Why responsible media outlets must do it anyway.
After several rolling news-weeks filled with enough shocking revelations and events to populate an entire issue of the Weekly World News, most casual news readers might have missed the recent bombshell about SSRIs and depression.
“No evidence that depression is caused by low serotonin levels, finds comprehensive review,” reported Science Daily on July 20, 2022.
The University College London found: “After decades of study, there remains no clear evidence that serotonin levels or serotonin activity are responsible for depression, according to a major review of prior research led by UCL scientists.”
“The new umbrella review- an overview of existing meta-analyses and systemic reviews- published by Molecular Psychiatry, suggests that depression is not likely caused by a chemical imbalance, and calls into question what antidepressants do,” the University College London reported.
“Most anti-depressants are selective serotonin reuptake inhibitors (SSRIs) which were originally said to work by correcting abnormally low serotonin levels,” the study admitted. “There is no other accepted pharmacological mechanism by which antidepressants affect the symptoms of depression.”
Why then do these drugs appear to help so many patients struggling with depression?
The authors of this new study believe the reason to be…placebo.
The placebo effect is something else scientists and medical professionals still can’t explain. Why placebos work on the human brain is one of the near-infinite mysteries science has yet to solve.
We may yet get an answer, however. There are hopeful signs, including the fact that we’ve managed to map the human genome, something scientists insisted only 20 years ago would never be possible during the lifetime of any human currently living.
The human brain, its many intricacies, its uniqueness in the animal kingdom, its evolutionary development, remains quite a cipher. Even the location of the human brain is a question neuroscientists and neurobiologists are struggling to answer.
The human brain, recent brain-science research insists, extends well beyond the cranium into the gut- confirming what we humans have long known about what happens to our stomachs when we are under threat, afraid, or in love.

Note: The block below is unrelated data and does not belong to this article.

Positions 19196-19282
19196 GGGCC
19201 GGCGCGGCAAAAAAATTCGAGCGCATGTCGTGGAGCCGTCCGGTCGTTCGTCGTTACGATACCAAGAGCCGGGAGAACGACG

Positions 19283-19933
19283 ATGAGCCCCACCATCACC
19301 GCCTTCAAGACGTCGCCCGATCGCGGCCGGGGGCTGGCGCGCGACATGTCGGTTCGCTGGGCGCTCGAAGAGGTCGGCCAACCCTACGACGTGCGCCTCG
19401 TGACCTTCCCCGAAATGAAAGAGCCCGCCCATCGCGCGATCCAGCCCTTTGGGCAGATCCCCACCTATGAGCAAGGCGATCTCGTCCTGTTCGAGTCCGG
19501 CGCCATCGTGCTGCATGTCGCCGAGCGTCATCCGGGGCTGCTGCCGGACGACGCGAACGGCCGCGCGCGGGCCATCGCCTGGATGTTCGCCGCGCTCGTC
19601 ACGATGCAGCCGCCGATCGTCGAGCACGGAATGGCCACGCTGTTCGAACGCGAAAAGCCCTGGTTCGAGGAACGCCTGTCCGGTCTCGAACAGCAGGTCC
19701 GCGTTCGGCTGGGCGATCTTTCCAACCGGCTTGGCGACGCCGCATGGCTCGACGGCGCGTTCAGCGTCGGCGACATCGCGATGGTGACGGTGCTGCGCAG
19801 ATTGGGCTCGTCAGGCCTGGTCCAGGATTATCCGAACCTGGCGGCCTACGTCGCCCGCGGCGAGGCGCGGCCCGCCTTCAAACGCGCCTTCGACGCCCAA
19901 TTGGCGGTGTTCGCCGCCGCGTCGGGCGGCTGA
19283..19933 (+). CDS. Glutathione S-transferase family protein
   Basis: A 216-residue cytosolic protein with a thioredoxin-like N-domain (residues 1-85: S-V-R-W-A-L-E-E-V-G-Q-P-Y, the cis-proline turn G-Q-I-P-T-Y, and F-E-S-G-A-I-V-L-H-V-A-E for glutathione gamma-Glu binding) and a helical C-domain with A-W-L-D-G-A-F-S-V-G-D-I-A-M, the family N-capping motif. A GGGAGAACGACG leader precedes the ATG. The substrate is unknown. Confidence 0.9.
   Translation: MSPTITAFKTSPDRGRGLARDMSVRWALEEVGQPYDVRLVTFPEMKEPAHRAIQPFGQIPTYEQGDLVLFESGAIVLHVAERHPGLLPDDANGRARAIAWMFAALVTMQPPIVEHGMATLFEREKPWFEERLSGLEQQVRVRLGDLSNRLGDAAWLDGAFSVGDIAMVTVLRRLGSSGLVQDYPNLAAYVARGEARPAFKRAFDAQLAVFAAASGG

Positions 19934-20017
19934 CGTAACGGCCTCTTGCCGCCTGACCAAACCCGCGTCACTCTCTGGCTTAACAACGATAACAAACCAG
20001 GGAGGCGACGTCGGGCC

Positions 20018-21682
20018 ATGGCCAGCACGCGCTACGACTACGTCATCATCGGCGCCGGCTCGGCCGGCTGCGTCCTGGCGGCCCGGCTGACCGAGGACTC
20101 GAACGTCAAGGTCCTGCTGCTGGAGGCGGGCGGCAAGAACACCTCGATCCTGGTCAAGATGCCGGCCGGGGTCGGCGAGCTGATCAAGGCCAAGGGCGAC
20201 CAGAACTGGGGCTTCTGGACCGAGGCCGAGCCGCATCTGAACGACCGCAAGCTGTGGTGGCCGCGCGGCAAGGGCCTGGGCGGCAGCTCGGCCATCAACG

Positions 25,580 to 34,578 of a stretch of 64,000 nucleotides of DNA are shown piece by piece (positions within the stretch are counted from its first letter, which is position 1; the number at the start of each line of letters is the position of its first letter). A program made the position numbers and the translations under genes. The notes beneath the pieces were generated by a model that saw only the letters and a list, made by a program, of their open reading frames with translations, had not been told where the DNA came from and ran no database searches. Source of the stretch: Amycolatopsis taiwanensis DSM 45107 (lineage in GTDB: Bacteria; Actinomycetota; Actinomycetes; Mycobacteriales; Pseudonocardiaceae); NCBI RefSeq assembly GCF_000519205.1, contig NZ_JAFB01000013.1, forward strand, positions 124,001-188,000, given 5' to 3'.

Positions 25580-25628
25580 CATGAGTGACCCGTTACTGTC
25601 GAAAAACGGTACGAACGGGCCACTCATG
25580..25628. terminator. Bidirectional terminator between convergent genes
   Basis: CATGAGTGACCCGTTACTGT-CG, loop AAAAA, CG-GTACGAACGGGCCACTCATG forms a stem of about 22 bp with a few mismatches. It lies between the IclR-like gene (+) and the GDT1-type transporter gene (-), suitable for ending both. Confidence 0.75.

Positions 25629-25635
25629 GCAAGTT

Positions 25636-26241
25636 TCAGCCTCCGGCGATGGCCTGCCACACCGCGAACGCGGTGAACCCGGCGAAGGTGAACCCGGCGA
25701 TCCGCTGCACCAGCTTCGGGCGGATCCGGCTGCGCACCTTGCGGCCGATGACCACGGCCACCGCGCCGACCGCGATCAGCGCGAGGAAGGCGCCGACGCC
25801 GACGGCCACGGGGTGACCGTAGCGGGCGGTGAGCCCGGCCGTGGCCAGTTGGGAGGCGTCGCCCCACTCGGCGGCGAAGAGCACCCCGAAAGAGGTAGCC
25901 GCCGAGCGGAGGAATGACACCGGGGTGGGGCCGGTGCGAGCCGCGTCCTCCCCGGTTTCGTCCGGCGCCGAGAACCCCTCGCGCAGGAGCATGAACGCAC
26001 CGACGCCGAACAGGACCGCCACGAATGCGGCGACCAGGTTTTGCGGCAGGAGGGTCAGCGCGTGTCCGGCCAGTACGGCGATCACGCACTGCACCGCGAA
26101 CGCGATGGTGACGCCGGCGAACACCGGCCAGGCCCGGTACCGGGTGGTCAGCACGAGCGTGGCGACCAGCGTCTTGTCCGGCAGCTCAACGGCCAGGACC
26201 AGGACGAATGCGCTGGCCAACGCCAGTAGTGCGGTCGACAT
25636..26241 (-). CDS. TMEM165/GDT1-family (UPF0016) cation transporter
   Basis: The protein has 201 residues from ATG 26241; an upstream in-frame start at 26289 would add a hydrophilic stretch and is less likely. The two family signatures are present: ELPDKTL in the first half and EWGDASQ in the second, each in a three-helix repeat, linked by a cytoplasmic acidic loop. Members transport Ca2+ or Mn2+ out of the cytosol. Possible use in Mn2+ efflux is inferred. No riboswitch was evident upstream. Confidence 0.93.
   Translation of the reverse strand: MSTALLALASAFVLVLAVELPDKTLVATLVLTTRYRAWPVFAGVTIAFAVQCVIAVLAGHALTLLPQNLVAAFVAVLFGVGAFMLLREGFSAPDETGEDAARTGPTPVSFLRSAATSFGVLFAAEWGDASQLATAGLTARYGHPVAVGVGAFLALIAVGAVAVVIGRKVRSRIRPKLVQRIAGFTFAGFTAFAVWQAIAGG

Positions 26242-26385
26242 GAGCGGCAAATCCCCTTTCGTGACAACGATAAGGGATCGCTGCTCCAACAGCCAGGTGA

The idea that SSRIs have been treating a chemical imbalance that doesn’t exist, or at the very least doesn’t cause depression, is something with which the medical establishment has yet to fully grapple.
Not since Dr. Barry Marshall proved a bacteria called Helicobacter pylori was actually responsible for ulcers in 2005- not stress as was long thought and accepted by the medical community- has anything shaken the scientific establishment so thoroughly.
Dr. Marshall, after getting nowhere with all his data, experiments and research, took the bacteria Helicobacter pylori himself- following a long tradition of scientists who have served as their own guinea pigs. Marshall swallowed a solution containing bacteria derived from an ulcer-afflicted patient, developed the condition immediately, then cured himself, winning the Nobel Prize in medicine that year.
These newest findings on depression are sure to send similar shockwaves throughout the medical and pharmacological establishment.
“It’s always difficult to prove a negative, but I think we can safely say that after a vast amount of research conducted over several decades, there is no convincing evidence that depression is caused by serotonin abnormalities, particularly by lower levels or reduced activity of serotonin,” writes the study’s lead author Professor Joanna Moncrieff
While the the most recent findings on SSRIs and depression are unassailable, and will likely become the centerpiece for a new generation of doctors and scientists trying to unlock the secrets of depression, a major question remains.
Why isn’t this bigger news?
Tens of millions of Americans have been prescribed SSRIs for depression. This new finding upends decades of accepted wisdom in the medical community.
There are quite a few reasons why major media outlets may be reluctant to cover this story, as enormous and far-reaching as it is.
Perhaps they believe this is no time to sow distrust and doubt about the scientific and medical community; people might draw the wrong conclusions.
Major media outlets may believe that by covering this story, it might encourage people prescribed SSRIs to stop taking them. This may indeed be a danger as many SSRIs can cause serious side effects if a patient stops taking them cold-turkey.
This news might even prevent people suffering from depression and other mental health issues from seeking care in the first place. The news might even make the placebo effect stop working.
While these concerns are certainly real, the decision not to report on a major medical finding like this one is far more irresponsible and potentially dangerous.
Even without help of corporate media outlets, this news is not going away.
The story is already spreading on alternative news sites and on social media. Those being treated with SSRIs are already approaching their prescribing doctors for guidance.
Without a robust telling of this story in the mainstream, alternative news sources, including social media sites, will be shaping the conversation.
What people suffering from depression, who have been prescribed SSRIs by their doctors, need now is the best information currently available on this vital subject.
If media outlets really want to help medical science, credibility and all, they would do far better to shout this news from the rooftops, along with the best medical advice of all:
If you’re taking SSRIs to treat depression and are concerned about these new findings, talk to your doctor.
(contributing writer, Brooke Bell)